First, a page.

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    Can you execute an assignment of claims instrument for commerical item financing payments? I read FAR 32.805 and I don't see where it is prohibited.


    No. It is not in the government’s best interest to execute an assignment of claims for commercial item financing payments.
    Government financing of commercial purchases is expected to be different from that used for noncommercial purchases. While the contracting officer may adapt techniques and procedures from the non-commercial contract financing arrangements, the Contracting Officer must have a full understanding of the effects of the differing contract environments and of what is needed to protect the interest of the government in commercial contract financing  FAR 32.202-1(c). Sound business judgment is required to manage the risk involved with administrating a contract with financing for commercial items.  
    Normally, a contractor is responsible for providing all the resources needed to perform a contract for commercial items. However, in some markets financing by the buyer is a commercial practice. So, in that circumstance, the contracting officer may finance commercial item purchases, FAR 32.202-1, but note that subsection (e) prohibits contract financing unless it is in the best interest of the government.
    In your case, the government is financing the contractor with installment payments, i.e., money is being disbursed to the contractor prior to the government’s acceptance of the commercial item. FAR 32.001.  Now, even while continuing to receive government financing, the contractor wants MORE financing and hopes to get it by giving its installment payments to a bank in exchange for a loan. There is not enough time to discuss all the many reasons why this is inappropriate, so I’ve choose the two most compelling and interesting:  
    First, the government permits assignment of claims for the purpose of AIDING THE CONTRACTOR IN SECURING PRIVATE FINANCING [emphasis added]. FAR 32.000(e).  The government pays the bank (instead of the contractor) the monies due under the contract. Why? To enable the contractor to use the contract as collateral to secure a loan with the bank to finance performance under the contract. This is private financing and preferred by the government.  In your case, since the government is already financing the contractor with installment payments, the purpose of executing an assignment (to aid the contractor in securing private financing) is absent. You could however, terminate the installment payments and then execute an assignment of claims for the balance due the contractor upon government acceptance of the commercial items. But, if the contractor continues to receive government financing, any additional financing should be secured independently of the government.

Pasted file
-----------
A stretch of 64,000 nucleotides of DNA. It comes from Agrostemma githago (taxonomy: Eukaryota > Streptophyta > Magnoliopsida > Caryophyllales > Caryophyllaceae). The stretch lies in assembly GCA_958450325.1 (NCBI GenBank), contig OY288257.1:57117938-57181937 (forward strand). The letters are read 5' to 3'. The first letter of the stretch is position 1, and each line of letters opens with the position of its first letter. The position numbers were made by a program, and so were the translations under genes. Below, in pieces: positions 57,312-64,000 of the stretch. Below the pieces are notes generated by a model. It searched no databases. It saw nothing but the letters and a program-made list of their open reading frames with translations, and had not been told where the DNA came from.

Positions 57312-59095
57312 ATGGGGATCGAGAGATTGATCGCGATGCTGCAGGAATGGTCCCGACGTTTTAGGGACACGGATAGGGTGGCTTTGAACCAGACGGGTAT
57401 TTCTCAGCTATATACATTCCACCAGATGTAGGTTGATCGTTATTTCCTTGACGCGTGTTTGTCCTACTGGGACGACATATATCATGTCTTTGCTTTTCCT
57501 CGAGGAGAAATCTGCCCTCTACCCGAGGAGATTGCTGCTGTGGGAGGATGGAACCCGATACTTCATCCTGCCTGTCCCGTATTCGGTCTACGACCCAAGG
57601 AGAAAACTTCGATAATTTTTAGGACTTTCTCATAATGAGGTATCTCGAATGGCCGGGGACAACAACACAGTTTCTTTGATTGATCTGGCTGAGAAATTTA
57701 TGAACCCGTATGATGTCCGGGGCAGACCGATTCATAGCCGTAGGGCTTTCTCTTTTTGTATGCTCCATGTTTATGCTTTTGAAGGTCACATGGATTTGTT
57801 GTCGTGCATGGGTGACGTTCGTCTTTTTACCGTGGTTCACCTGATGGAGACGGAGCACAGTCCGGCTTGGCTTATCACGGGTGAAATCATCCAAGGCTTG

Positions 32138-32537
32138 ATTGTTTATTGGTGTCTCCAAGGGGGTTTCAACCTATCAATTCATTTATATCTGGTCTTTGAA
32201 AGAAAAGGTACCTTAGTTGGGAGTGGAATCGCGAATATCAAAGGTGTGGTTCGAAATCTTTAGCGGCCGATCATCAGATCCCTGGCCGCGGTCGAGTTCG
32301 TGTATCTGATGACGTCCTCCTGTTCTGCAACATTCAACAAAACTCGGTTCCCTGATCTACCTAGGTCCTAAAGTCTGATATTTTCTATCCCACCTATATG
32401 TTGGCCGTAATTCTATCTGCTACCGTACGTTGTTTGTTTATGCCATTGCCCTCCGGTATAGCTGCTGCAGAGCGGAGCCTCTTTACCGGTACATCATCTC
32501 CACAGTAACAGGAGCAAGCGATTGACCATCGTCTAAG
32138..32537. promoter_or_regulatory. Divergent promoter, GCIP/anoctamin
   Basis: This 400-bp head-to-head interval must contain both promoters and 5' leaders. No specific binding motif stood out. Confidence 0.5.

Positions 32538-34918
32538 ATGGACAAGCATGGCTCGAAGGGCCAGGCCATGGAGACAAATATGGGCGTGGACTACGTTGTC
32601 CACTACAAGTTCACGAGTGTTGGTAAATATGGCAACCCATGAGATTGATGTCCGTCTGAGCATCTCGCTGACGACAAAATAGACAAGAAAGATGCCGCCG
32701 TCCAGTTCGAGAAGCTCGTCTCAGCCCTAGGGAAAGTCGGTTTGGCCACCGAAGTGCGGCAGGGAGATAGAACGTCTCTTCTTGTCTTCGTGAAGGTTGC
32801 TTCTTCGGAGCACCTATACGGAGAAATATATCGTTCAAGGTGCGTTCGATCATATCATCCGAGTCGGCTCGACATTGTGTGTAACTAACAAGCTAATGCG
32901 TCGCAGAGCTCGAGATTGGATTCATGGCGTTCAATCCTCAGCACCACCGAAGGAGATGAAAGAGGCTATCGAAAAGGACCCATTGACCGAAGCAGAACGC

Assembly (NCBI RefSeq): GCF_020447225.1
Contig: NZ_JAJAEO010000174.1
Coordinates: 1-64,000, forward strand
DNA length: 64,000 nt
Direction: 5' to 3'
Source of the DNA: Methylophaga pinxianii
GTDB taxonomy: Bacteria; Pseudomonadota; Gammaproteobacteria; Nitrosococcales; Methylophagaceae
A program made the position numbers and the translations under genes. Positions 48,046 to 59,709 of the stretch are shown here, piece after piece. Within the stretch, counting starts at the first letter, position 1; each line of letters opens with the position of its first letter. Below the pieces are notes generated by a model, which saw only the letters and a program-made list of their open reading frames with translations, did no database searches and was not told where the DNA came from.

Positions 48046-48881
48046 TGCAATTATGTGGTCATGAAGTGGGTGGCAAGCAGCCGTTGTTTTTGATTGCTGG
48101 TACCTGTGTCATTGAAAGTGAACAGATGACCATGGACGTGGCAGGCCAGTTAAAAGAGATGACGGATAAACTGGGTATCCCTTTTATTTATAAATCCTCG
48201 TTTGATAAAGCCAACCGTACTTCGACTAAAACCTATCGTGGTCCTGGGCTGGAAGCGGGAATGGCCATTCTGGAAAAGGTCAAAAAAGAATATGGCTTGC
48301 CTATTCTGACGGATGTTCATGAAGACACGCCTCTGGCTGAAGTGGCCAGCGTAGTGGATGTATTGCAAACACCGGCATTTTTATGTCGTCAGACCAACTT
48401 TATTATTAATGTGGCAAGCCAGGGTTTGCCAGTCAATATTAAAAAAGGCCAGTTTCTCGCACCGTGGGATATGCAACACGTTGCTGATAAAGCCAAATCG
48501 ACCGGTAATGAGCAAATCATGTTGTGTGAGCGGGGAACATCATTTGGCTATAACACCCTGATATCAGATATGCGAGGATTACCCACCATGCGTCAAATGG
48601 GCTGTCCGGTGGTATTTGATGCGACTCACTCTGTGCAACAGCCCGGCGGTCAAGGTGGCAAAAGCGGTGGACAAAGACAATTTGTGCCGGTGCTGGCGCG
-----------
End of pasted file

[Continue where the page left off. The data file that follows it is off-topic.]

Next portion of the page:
Second, under 31U.S. Code 3727 a “claim” is a right that can be demanded, for example, claiming the right to be paid by the government after it accepts your delivery of goods. Conversely, there is no right to receive contract financing! A contractor cannot demand that the government finance its contract, nor  successfully submit a claim if the government refuses to give it financing.
    Warning! It sounds like your  contractor might be having financial problems and looking to the government to increase its risk to help solve them. I suggest you investigate why the contractor needs to “doubly” finance its performance on the contract with both installment payments and an assignment of claims. Is the contractor holding too much debt or working under optimal capacity? Does the contractor lack sufficient working capital to complete performance? Is there a real risk of default? If so, remember to stop or reduce the amount of the installment payments until the government’s interest is securely protected and delivery of the partially financed items is assured.

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